Ferguson, who has smashed his target of raising £10,000, after passing the border into German (craigferguson_1 Instagram)

Ferguson and his mates are conscious of talking to each other about their mental health. “I’ve wanted to try and be someone who helps others and be there for people who are dealing with their own mental health, and I’m the same,” he says. “One of my favourite quotes is I would rather one of my mates cry into my shoulder than be at his funeral. It really hits home. You’d rather see your friends vulnerable than have to ever deal with that. What could be worse.”

The timing of what is only Scotland’s second men’s international tournament since 1998 is a moment to reflect how awareness of men’s mental health has shifted, while recognising the importance of improving the access to support. Within the Tartan Army that travelled to the World Cup 26 years ago, there may have been a prevailing culture that talking about such issues was a sign of weakness rather than a display if strength. A generational tournament for Scotland can show how certain barriers are being broken down.

Football has the power to spark those conversations, or, at least, the sight of a kilt-wearing Scotsman in rural Germany can provoke a question or two. “You get some looks but the kilt has been the icebreaker,” Ferguson laughs. “As soon as I’ve mentioned the message, people have resonated with the cause.”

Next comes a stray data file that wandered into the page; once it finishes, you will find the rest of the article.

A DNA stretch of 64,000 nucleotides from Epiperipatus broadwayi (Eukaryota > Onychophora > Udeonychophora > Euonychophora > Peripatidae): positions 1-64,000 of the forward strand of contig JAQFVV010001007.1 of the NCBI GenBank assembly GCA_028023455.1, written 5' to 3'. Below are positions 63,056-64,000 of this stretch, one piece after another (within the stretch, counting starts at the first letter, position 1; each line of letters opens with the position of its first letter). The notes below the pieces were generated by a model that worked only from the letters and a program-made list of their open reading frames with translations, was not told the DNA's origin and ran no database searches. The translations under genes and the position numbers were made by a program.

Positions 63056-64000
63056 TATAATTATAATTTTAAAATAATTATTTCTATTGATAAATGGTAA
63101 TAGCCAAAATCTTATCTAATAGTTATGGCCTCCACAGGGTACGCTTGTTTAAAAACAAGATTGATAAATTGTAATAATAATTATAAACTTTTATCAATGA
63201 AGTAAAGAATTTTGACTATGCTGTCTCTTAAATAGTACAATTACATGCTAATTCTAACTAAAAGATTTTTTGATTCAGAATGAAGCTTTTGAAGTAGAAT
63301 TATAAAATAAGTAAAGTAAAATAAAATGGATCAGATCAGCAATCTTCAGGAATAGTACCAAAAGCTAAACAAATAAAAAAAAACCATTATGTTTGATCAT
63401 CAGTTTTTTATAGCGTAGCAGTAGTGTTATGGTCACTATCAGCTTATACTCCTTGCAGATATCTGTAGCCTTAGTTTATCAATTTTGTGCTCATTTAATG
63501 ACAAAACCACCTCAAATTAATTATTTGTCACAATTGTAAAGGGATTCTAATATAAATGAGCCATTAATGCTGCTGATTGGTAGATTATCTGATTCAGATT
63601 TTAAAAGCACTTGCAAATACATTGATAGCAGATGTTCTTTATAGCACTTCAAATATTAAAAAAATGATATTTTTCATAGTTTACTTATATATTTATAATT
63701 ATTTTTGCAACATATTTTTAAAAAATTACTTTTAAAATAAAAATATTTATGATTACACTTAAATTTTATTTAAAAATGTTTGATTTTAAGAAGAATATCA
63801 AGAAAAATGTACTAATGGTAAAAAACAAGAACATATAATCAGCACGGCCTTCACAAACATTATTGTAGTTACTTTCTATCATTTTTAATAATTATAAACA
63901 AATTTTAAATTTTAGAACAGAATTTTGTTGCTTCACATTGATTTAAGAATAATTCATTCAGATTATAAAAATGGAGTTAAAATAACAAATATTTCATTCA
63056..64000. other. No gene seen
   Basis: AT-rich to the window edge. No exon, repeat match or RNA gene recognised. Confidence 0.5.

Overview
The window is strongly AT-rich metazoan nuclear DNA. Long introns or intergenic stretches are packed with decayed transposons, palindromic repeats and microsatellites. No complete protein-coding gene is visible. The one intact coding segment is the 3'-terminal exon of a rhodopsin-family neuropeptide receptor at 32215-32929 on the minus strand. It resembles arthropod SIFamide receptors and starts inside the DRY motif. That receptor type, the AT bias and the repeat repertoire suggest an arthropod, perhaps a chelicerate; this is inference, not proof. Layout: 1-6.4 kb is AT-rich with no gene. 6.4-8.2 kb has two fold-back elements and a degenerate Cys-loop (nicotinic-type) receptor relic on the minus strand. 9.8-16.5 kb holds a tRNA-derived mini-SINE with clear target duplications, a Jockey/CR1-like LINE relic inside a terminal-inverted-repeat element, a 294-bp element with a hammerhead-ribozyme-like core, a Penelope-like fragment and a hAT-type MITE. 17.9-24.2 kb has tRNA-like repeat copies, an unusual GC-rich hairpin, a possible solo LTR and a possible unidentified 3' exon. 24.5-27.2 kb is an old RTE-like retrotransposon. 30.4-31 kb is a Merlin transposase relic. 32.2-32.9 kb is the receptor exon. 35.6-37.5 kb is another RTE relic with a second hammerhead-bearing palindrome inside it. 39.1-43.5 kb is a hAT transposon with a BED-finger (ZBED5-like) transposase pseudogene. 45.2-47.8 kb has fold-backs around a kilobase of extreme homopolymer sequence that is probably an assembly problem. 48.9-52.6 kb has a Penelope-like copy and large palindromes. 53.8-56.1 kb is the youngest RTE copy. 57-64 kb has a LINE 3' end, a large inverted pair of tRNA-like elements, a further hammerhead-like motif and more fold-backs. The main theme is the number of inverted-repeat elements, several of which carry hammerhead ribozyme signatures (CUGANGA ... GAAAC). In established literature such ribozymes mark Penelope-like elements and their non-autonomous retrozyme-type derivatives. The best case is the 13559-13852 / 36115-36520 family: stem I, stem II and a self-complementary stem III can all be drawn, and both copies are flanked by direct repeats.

There have been highs and lows along the way: from the comedown that followed the wave of energy of his Hampden departure, to losing phone signal in the pitch-black of a remote forest in the Netherlands, to days of “never-ending” rain. It will all be worth it, though, to hear the Flower of Scotland on Friday night in Munich. “It shows the lengths Scotland fans are willing to go,” Ferguson adds. “We can’t take these tournaments for granted. Showcasing that, it’s just brilliant.”

The friend who inspired Ferguson’s journey will meet him at the finish line. It reaffirms his committment to reaching Munich on time. “For someone that age, for their dad to take their life so suddenly, it was out of nowhere,” he says. “That’s the stark reality: you never really know and it’s often the people you least expect who are struggling the most. That’s why awareness is so important.”

To donate to Craig’s Walk for Brothers in Arms, click here

If you are experiencing feelings of distress, or are struggling to cope, you can speak to the Samaritans, in confidence, on 116 123 (UK and ROI), email jo@samaritans.org, or visit the Samaritans website to find details of your nearest branch. If you are based in the USA, and you or someone you know needs mental health assistance right now, call or text 988, or visit 988lifeline.org to access online chat from the 988 Suicide and Crisis Lifeline. This is a free, confidential crisis hotline that is available to everyone 24 hours a day, seven days a week. If you are in another country, you can go to www.befrienders.org to find a helpline near you.